"Ti-Jean and His Brothers"
February 10 – March 13
At Central Square Theater 

Underground Railway Theater and Playwrights’ Theatre at Boston University celebrate the 30th Anniversary of Derek Walcott’s founding of Boston Playwrights’ Theatre and commemorate the devastating 2010 earthquake in Haiti with a co-production of Walcott’s powerful folk parable, "Ti-Jean and His Brothers." Playing February 10 - March 13, t he production will be directed by Megan Sandberg-Zakian.
In "Ti-Jean and His Brothers," a Caribbean family is in crisis.  Despite being warned of the “hidden nets of the devil” by their mother, three brothers, one by one, must confront evil on their own terms.  Walcott's tale of creative survival finds a special urgency in this production, inspired by the culture and history of Haiti -- in particular that island's rich musical and visual art traditions.

The play celebrates the triumph of native resourcefulness over imperialist power while commenting on racism and the exploitation of the poor by the wealthy. In blending a morality play and a West Indian fable, Walcott explained his use of folklore and dialectical speech in this work, saying: "The great challenge for me was to write as powerfully as I could without writing down to the audience, so that the large emotions could be taken in by a fisherman or a guy on the street, even if he didn't understand every line." The play continues to be produced all over the world.
Written in 1957, "Ti-Jean and His Brothers" was first produced by the Arts Guild in St. Lucia, Derek Walcott’s homeland.  The play was re-envisioned by Walcott’s Trinidad Theater Workshop in Port-of-Spain, Trinidad, in 1970 and was the first Walcott play to have an original score. In 1970, Walcott collaborated with Trinidadian Andre Tanker on the music and lyrics designed for a tour of the islands and, ultimately, for a 1972 performance at Joseph Papp’s New York Shakespeare Festival in Central Park.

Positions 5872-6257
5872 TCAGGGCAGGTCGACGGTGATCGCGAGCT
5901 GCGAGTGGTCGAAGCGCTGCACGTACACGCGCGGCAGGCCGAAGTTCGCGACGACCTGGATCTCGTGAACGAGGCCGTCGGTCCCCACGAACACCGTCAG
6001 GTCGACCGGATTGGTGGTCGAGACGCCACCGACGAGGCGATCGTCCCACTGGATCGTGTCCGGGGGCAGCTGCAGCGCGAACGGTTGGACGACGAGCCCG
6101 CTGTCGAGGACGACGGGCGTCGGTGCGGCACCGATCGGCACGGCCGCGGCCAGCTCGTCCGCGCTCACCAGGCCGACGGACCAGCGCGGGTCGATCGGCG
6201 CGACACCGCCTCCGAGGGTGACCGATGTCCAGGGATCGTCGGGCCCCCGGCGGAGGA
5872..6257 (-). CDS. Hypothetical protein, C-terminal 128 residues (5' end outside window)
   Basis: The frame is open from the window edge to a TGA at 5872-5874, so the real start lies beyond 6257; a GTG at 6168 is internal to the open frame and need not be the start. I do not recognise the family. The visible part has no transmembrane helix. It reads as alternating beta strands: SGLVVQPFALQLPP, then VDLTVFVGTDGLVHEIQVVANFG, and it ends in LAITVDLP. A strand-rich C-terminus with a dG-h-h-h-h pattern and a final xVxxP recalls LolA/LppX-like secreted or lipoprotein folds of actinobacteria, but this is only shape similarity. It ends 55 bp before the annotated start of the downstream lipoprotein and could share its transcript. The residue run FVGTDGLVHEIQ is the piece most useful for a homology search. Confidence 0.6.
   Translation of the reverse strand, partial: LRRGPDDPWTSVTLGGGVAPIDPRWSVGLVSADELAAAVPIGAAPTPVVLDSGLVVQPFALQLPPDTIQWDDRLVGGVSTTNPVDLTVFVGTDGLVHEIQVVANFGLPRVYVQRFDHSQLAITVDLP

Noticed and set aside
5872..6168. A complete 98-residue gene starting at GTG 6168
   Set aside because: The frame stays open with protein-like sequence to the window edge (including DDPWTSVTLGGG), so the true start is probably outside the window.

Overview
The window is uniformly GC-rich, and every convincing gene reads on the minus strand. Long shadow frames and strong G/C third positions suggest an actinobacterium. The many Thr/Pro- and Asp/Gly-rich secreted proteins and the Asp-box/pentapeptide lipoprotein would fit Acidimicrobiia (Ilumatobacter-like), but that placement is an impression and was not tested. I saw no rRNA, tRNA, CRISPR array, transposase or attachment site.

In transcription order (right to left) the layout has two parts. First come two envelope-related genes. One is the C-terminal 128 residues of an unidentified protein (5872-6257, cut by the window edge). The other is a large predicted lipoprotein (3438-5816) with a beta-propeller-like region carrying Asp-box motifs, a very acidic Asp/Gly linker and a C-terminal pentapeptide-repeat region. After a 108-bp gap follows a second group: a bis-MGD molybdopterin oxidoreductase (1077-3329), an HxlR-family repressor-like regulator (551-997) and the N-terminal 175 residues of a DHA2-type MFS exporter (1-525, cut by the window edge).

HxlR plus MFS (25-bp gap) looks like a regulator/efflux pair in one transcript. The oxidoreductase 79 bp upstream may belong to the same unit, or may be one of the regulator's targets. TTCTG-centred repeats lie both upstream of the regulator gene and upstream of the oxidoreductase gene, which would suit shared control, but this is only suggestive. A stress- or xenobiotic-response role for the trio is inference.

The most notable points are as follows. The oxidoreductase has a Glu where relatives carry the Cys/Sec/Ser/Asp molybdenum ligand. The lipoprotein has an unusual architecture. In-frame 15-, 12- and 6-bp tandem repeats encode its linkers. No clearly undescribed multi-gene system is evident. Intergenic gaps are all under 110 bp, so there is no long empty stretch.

Born in 1930 on the island of Saint Lucia in the West Indies, Derek Walcott is a world-renowned poet and playwright and the author of numerous books of poetry, essays, and plays. He received the Nobel Prize for Literature in 1992. His "Dream on Monkey Mountain" received an Obie Award for the most distinguished foreign play. His plays have been produced by the New York Shakespeare Festival, the Mark Taper Forum, the Negro Ensemble Company, the American Repertory Theatre, Arena Stage, and the Guthrie Theatre, among others. His stage adaptation of Homer's The Odyssey was staged to sold-out London audiences by the Royal Shakespeare Company in 1993. 
"Ti-Jean and His Brothers'" director, Megan Sandberg-Zakian, brings together an intergenerational cast for this special, celebratory production, including veteran Boston actors, Boston University students, and emerging artists. The company includes:  Ramona Lisa Alexander, Cedric Lilly, Carol Ann Parker, Kervin Germain, Fedna Jacquet, Kristin Calabria, Joseph Ahmed, and Hampton Sterling Fluker.

Throughout the run of "Ti-Jean and His Brothers," the theater will offer pre-show performances and celebrations of Haitian art and culture, all free with the price of admission.  Post-Show Conversations will feature Haitian Scholars, Artists, and Activists. 

For tickets, call 866-811-4111 or visit www.centralsquaretheater.org.

-- OnStage Boston



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